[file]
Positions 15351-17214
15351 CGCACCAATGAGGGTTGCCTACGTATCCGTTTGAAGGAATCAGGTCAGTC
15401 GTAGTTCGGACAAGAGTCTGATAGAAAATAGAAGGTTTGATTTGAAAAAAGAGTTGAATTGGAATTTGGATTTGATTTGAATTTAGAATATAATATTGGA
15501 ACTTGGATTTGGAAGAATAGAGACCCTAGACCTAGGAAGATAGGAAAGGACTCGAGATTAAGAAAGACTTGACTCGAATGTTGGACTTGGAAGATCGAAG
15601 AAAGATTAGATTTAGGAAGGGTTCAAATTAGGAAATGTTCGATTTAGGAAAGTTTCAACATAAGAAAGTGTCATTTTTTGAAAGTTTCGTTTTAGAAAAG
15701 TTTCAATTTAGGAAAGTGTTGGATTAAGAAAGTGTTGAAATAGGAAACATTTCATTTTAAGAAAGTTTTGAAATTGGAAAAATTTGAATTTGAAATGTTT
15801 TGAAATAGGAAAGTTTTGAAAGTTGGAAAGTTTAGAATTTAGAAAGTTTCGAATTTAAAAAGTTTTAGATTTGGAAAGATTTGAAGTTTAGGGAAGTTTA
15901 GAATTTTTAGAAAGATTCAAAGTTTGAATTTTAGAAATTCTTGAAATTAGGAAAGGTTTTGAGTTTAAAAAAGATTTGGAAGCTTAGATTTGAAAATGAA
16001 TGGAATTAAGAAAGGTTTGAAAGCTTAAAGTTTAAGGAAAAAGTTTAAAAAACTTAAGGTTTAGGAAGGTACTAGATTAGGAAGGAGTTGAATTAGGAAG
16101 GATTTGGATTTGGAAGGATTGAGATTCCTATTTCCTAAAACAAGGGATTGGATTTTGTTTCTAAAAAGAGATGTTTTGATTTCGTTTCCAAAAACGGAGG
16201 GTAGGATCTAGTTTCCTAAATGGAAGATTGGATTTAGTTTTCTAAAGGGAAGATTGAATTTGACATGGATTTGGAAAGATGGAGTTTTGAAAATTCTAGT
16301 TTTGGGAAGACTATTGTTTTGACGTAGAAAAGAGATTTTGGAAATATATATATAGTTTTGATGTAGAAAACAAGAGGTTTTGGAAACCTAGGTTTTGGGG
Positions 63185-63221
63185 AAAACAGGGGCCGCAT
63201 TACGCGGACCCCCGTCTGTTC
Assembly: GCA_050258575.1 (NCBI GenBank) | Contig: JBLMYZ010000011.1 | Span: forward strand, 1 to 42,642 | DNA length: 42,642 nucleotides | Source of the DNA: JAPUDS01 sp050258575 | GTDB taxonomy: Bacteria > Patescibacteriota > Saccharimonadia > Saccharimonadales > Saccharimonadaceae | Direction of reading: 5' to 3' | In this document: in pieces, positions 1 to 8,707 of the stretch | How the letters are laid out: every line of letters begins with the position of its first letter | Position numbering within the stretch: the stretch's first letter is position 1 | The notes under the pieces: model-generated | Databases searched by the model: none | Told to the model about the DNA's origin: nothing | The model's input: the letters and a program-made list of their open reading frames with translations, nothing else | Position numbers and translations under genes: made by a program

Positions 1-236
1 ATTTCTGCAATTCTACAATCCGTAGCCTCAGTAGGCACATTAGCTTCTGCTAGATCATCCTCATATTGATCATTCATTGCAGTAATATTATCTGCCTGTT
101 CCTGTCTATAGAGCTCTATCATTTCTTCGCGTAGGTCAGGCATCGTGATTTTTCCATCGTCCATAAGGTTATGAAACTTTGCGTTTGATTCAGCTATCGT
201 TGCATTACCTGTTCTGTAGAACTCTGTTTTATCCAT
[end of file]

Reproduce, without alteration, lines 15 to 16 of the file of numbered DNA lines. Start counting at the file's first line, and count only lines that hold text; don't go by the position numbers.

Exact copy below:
63201 TACGCGGACCCCCGTCTGTTC
Assembly: GCA_050258575.1 (NCBI GenBank) | Contig: JBLMYZ010000011.1 | Span: forward strand, 1 to 42,642 | DNA length: 42,642 nucleotides | Source of the DNA: JAPUDS01 sp050258575 | GTDB taxonomy: Bacteria > Patescibacteriota > Saccharimonadia > Saccharimonadales > Saccharimonadaceae | Direction of reading: 5' to 3' | In this document: in pieces, positions 1 to 8,707 of the stretch | How the letters are laid out: every line of letters begins with the position of its first letter | Position numbering within the stretch: the stretch's first letter is position 1 | The notes under the pieces: model-generated | Databases searched by the model: none | Told to the model about the DNA's origin: nothing | The model's input: the letters and a program-made list of their open reading frames with translations, nothing else | Position numbers and translations under genes: made by a program